Great Pacific Garbage Patch
Plastic Pollution

The North-Pacific-Gyre is a menu of sludgy toxic soup. This oceanic-garbage-patch sadly impacts wildlife, the natural food chain, and is one heck of a carbon-footprint.

Ever heard of a gyre?

A gyre is a large circular group of ocean currents that spiral around. There are many gyres actually.

The north-pacific-gyre is the one we hear about the most because of its' ability to collect all kinds of debris. It is estimated to be the size of 7 - 9 million square miles.

This is indeed huge.

Also referred to as the Pacific-Trash-Vortex, this patch is a more concentrated area of debris in the north Pacific ocean.

This area consists of typically lost and entangled fisherman nets and equipment, and general debris, but it mostly consists of different forms of everyday plastic items that land here.

Plastic Ocean

Other pieces are so small and tiny as a group, they form a type of soupy plastic concoction that just "hangs" below the surface.

Anything and everything gets caught in it, including microscopic wildlife, so important to our ocean system.

Evidence of mind-boggling plastic-pollution is everywhere.

Pens, markers, toothbrushes, bags, you name it, it's all found floating or swirling around in a continuous journey that goes nowhere out there.

The small plastic pieces are hard to see sometimes because they are just below the top of the water. Photos of container samples of water produce a barely clear thick looking liquid just loaded with tiny bits of colored pieces of "stuff" which are indeed partially decomposed bits of plastic.

Cleanup isn't really easy to do, in fact, it's pretty much next to impossible.

After all, the whole ocean would have to be skimmed, and cleaning up would have to take into consideration other equally big challenges that would play a huge part in so gigantic an operation.

First of all, these areas or gyres, move constantly and are incredibly huge.

Transport, fuel, and just how to proceed is difficult to figure. Marine life such as much needed plankton also exists in the gyres.

How do you remove what you have to without obliterating the plankton as well?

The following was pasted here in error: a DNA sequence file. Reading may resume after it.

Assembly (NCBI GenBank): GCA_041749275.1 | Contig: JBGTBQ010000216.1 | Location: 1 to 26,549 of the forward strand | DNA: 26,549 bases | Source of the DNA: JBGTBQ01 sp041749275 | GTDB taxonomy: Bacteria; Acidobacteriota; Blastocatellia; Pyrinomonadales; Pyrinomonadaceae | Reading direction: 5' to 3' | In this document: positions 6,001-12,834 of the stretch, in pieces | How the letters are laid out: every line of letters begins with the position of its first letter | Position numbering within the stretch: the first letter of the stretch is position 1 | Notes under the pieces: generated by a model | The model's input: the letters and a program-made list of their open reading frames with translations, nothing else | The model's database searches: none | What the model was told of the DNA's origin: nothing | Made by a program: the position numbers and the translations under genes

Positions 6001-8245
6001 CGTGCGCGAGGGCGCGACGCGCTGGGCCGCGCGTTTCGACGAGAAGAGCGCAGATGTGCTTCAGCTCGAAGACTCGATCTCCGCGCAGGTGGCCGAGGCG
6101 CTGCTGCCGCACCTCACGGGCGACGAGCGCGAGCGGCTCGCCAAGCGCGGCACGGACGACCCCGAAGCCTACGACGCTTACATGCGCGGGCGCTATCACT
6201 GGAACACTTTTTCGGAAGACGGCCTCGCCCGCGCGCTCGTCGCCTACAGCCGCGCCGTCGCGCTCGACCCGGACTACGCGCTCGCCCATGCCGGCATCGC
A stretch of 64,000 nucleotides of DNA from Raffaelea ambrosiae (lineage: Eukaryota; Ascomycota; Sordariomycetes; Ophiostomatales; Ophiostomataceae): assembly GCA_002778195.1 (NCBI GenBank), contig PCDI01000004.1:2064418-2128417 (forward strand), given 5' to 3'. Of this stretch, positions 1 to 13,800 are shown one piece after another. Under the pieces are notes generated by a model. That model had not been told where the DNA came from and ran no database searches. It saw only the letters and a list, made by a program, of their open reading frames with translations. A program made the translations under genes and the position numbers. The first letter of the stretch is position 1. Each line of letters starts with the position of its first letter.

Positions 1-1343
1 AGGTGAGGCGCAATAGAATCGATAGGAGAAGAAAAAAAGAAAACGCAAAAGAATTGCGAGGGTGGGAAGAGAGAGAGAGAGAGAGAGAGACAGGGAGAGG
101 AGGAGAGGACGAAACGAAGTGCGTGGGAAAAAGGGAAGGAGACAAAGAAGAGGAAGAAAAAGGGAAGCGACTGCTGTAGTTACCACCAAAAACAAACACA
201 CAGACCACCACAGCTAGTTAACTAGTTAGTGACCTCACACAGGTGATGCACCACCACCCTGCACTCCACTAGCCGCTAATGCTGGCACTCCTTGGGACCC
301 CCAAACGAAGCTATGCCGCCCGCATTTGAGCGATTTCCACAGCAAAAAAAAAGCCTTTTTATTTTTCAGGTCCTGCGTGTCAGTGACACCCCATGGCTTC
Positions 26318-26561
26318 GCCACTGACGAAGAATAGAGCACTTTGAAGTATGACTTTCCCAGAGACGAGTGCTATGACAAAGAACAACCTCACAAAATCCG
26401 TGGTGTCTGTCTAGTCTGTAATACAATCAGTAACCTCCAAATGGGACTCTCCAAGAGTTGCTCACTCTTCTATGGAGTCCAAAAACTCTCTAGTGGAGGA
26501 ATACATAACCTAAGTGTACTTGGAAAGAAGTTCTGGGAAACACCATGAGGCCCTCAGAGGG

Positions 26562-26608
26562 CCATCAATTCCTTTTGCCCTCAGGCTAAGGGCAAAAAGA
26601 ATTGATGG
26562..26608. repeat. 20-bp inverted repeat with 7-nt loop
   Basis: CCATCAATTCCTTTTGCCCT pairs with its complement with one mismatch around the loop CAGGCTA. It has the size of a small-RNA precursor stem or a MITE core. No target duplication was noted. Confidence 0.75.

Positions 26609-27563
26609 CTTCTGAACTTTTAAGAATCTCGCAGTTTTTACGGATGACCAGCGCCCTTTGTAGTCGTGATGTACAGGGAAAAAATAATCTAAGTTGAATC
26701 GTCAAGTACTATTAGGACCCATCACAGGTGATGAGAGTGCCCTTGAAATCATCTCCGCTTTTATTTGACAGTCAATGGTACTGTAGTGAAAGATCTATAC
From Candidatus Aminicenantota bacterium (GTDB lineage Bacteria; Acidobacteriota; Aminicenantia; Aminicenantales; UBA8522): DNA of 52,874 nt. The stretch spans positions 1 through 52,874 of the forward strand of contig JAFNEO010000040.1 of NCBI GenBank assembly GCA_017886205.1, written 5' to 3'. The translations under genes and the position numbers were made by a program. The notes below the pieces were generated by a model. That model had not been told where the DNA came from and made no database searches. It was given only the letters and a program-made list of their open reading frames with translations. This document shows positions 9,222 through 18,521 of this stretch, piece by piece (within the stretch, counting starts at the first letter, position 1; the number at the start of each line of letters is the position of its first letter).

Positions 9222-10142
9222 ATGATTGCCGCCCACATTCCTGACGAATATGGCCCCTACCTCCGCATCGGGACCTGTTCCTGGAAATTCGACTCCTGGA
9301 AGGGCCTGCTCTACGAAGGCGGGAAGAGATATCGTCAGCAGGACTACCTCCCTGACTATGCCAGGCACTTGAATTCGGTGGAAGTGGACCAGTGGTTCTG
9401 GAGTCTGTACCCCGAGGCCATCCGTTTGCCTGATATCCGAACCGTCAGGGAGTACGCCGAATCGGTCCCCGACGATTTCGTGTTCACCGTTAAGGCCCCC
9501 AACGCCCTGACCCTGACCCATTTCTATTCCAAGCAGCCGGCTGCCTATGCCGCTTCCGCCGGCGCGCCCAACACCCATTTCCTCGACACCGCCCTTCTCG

Even the beach sand would have to be sifted to remove the concentrated garbage, plastics and debris.

Can we even begin to imagine what kind of a massive undertaking this would be?

So where does it all come from? Who is responsible for this ocean-garbage-patch? Us of course.

It is estimated that 80 percent is land-based which include storm drains to a degree, and 20 percent comes from working ships and cruise ships.

But, it's the suspended plastic in the north-pacific-gyre that has such an impact.

It disintegrates so slowly.

The tiny pieces in the meantime ingested by wildlife only by accident, and other aquatic organisms are definately not doing them any good.

There are pictures of dead birds, the very young and mature, that shows quite vividly as they decompose, that their stomachs are full of plastic pieces. They really were fooled into thinking this plastic soup was a good meal!

The chemicals, namely Bisphenol-A used to strengthen plastic, are leached into the water and are quite toxic.

This chemical in particular is linked though not conclusive, to genital deformities and different cancers of the body.

As they are ingested by small wildlife, and then ingested in turn by larger wildlife who prey upon them, the catastrophic effects and results move up the food chain.

Over 260 species worldwide are affected by this plastic marine garbage.

And what about the fish we eat?

If they have consumed this toxic chemical sludge, aren't we consuming it too?

The video is very telling, don't you think?

If the pictures of the north-pacific-gyre and all that it means isn't enough to make us think twice about everything we buy or don't buy, recycle or don't recycle properly, then I'm not sure what could.

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